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From: Jon Kalb (jonkalb_at_[hidden])
Date: 2002-07-19 11:59:38

Steven Kirk [mailto:steven.kirk_at_[hidden]] wrote:
> Peter Dimov [pdimov_at_[hidden]] wrote:
> > This simple (to teach and enforce) rule helps in situations like:
> >
> > f( shared_ptr<T>(new T), g() );
> >
> > where the 'new T' may leak if g() throws.
> >
> > shared_ptr temporaries are best avoided.
> >
> ... I'm not entirely sure I understand the details even now!

If you write:

   shared_ptr<T>(new T), g();

This is kind of pointless because the shared_ptr temporary is just
created and then destroyed, but it *is* safe. The coma is a sequence
point and the expression to the left of the comma (shared_ptr<T>(new T))
will be completely evaluated before the expression to right of the comma
(the call to g()). If the call to g() throws, the shared_ptr destructor
will clean up the "new T" pointer. (Actually, it will clean it up either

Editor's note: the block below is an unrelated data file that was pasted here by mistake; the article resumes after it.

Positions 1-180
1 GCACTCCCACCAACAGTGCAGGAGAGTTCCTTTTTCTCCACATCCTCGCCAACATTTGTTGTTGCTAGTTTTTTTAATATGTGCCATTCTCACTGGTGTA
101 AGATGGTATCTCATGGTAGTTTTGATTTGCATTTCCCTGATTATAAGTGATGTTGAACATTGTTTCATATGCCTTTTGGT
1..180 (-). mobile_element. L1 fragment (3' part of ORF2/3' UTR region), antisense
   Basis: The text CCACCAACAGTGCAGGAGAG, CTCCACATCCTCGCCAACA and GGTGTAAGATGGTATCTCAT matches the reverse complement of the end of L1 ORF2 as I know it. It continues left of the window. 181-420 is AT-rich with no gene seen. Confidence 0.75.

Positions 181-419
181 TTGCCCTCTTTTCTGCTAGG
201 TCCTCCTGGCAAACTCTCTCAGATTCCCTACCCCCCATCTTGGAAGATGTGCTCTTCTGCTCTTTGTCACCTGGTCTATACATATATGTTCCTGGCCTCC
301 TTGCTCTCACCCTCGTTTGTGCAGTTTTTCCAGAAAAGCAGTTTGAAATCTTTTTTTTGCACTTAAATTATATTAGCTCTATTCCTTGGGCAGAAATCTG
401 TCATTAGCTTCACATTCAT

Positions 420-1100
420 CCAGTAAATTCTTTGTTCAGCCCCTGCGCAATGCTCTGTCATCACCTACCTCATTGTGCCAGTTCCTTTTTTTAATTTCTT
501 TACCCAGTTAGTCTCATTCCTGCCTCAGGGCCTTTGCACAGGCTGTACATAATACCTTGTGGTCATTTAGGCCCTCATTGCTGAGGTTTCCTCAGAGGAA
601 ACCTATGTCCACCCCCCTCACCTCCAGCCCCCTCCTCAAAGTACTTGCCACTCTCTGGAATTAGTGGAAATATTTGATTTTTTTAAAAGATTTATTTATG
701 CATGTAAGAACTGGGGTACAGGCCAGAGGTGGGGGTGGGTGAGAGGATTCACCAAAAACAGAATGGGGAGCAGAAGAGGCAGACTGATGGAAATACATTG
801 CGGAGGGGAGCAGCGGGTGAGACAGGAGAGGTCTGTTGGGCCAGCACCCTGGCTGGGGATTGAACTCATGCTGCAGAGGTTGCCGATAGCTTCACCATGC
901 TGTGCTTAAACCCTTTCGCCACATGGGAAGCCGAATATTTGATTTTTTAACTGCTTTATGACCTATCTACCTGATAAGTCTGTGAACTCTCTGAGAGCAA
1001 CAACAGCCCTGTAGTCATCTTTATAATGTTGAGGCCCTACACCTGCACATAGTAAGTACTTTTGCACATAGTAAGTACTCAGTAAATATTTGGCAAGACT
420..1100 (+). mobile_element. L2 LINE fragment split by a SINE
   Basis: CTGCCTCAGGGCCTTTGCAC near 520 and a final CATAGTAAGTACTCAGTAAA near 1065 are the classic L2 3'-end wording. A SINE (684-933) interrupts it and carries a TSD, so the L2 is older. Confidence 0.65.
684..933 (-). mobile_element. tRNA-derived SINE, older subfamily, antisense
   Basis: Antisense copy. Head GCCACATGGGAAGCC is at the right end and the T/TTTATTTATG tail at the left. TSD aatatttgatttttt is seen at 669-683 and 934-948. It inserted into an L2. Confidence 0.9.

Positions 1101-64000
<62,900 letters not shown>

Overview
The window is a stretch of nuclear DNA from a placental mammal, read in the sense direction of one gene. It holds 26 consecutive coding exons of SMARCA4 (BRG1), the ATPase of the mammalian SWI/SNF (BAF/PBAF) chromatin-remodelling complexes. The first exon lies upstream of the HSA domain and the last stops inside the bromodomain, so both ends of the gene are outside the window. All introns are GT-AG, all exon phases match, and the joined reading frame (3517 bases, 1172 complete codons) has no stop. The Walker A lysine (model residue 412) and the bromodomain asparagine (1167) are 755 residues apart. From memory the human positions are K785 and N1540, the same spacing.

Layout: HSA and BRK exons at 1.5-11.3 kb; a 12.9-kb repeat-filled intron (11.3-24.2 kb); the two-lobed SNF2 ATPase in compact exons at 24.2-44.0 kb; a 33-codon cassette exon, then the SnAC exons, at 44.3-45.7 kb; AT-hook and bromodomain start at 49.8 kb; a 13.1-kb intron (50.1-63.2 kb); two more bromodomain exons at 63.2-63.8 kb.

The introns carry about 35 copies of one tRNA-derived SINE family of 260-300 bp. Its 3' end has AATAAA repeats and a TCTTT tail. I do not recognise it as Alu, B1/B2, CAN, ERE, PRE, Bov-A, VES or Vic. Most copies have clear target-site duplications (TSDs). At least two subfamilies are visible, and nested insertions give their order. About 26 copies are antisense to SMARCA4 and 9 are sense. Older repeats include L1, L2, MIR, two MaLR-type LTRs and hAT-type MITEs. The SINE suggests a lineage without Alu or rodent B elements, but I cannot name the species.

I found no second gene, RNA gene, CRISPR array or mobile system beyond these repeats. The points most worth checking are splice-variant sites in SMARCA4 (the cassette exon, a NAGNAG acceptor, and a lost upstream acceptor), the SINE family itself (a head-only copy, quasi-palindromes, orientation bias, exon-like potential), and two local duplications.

But when you make a function call, the comma is just a syntactic
separator and no longer an operator that guarantees a sequence point.
The compiler is allowed to evaluate each parameter in any order and
(what is most significant here) it is not required to completely
evaluate one parameter before beginning to evaluate another. So one
legal implementation of this call:

   f(shared_ptr<T>(new T), g());

Is for the compiler to do this:

   new T then
         call g() <might throw> then
                  call the shared_ptr constructor with the "new T"
result then
                        call f() with the two parameters

As you can see, if the call to g() throws, the "new T" will leak because
the shared_ptr was never created so the destructor that we are relying
on to clean up the "new T" will not be called.

Peter's rule that "shared_ptr temporaries are best avoided" is a good
one. Not because they are temporaries per say, but because they are
function call parameters which offer exception safety challenges that
are easy to avoid by following the rule and using named objects.

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